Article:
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Teen on trial in Bali for mother's murder files motion in Cook County seeking trust funds to pay for lawyer

By Bethany Krajelis | Jan 15, 2015

A Chicago-area teen accused of killing her socialite mother last year in Bali and stuffing her body in a suitcase is trying to get money from her mom's trust so she can pay for a defense at her upcoming murder trial.

Heather Mack, 19, filed an emergency motion in Cook County Circuit Court on Thursday, the day after she and her 21-year-old boyfriend, Tommy Schaefer, appeared in a court half way around the world in Indonesia to face the charge that carries a maximum penalty of death by firing squad.

The motion asks a judge to order Mack's uncle, William A. Wiese, as trustee of her mother's trust, to make $150,000 of the more than $1.5 million in the trust available for her legal defense.

Mack, who is seven months pregnant, and Schaefer are charged with premeditated murder in connection with the August 2014 death of Sheila von Wiese-Mack while they were vacationing at an upscale resort in Bali.

The badly beaten body of von Wiese-Mack was found in a suitcase the couple allegedly loaded into a taxi outside the resort the day after the trio was seen arguing. Mack and Schaefer were taken into custody the next day after police found them in a nearby hotel.

The seven-page emergency motion alleges that Mack "has always maintained her innocence," but "on at least once occasion, [Schaefer] confessed to the Indonesian authorities that he murdered" von Wiese-Mack.

It goes on to explain that Mack is the sole beneficiary of her mother's trust and Wiese, as its trustee, as well as next in line to inherit the funds --about $1.56 million, as of Dec. 30 -- behind Mack and her unborn child.

After being detained, the motion says Mack retained Chicago criminal defense attorney Michael Elkin to represent her in finding lawyers in Indonesia and Vanessa Favia, a family law attorney in Oakbrook Terrace, to represent her unborn child.

The fee agreement for these attorneys was $150,000, but "neither Elkin nor Favia have received any monies for payment to date," according to Mack's recent court filing that notes they helped her obtain counsel through the organization, Reprieve U.S.

Once the two attorneys left Indonesia, Mack alleges she "lost faith in the procured counsel, and irretrievable breakdown in the attorney-client relationship occurred," leading her to terminate the relationship with those lawyers.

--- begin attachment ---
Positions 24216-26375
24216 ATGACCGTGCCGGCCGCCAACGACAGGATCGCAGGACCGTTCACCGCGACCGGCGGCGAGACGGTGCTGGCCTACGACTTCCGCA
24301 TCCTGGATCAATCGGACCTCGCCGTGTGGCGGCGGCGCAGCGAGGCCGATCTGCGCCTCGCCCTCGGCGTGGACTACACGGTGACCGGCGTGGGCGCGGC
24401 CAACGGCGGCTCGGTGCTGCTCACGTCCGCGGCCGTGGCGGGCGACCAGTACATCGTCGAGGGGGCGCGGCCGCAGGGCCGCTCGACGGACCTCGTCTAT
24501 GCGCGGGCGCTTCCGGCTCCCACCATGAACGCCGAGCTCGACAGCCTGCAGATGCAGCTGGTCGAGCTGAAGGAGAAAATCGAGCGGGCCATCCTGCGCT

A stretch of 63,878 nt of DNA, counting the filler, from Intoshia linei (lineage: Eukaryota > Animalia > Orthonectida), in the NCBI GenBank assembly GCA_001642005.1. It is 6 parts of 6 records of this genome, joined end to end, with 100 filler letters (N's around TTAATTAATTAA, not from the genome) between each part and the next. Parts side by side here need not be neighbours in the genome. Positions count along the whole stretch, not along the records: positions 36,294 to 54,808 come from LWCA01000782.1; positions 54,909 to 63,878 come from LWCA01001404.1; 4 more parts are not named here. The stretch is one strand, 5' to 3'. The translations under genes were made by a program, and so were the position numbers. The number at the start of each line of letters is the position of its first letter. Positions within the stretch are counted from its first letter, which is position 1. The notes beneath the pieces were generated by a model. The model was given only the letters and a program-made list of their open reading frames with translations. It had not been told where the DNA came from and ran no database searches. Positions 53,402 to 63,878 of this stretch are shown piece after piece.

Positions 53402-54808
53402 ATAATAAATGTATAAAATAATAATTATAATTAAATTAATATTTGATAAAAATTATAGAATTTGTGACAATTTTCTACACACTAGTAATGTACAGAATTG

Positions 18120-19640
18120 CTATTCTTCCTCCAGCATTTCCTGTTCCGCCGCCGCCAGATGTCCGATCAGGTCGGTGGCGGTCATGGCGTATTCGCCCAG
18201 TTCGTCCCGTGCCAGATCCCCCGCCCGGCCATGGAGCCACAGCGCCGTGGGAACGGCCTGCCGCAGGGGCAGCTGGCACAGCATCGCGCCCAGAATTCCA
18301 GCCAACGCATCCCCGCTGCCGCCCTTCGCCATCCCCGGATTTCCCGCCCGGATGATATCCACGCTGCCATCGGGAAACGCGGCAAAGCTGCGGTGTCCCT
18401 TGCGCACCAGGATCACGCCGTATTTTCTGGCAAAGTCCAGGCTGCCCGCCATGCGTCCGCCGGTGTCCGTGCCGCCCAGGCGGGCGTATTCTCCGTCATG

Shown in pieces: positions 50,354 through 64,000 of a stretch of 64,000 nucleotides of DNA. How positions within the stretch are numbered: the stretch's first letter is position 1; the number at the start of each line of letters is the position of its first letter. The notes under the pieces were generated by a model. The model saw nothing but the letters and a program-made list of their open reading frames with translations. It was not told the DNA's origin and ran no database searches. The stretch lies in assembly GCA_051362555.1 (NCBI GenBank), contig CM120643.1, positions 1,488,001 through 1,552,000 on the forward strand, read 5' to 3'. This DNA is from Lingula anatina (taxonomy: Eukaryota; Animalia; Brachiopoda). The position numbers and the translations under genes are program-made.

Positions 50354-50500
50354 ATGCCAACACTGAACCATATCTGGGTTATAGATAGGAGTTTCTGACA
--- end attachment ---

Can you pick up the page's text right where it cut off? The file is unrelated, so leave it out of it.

Before that, however, Mack consulted with Indonesian attorney, Ary Soenardi. His fee agreement, the filing says, was for $300,000 "due to the cultural taboos of this case, including but not limited to, an unwed mother suspected of killing her own mother, as well as a pending trial in approximately one month."

Mack sent the fee agreement to her uncle for review and to ask for the trust funds, but he refused to approve the contract because it apparently "could allow for bribery, which is against anti-corruption laws," the motion alleges.

In response, Soenardi revised his agreement to lower the retainer price to $150,000, the same as the other attorneys, and Mack forwarded it to her uncle "with a request to simply create an account with the U.S. Consulate or other appropriate authority and to transfer the" funds from her mother's trust into it so she could pay the lawyer before her Wednesday court hearing.

Mack's filing alleges the agreement was sent to Wiese on Monday morning and that denied the request that evening, saying the reduction to the retainer fee was suspect. He apparently said he didn't feel comfortable with her using that attorney and asked Mack to use her original lawyer instead.

Soenardi was at Mack's hearing on Wednesday, but the filing says its unclear whether he is formally representing her as Wiese "has not released one penny to" Mack to assist with her legal costs.

Saying it would be conflict of interest for Wiese to have control over Mack's legal defense, the emergency motion asks a Cook County judge to order Wiese to make the funds available for her legal defense.

Geneva attorney Anthony R. Scifo filed the motion on behalf of Mack, whose late father was musical composer James Mack.

Mack and Schaefer are expected to be tried separately and enter pleas next week.

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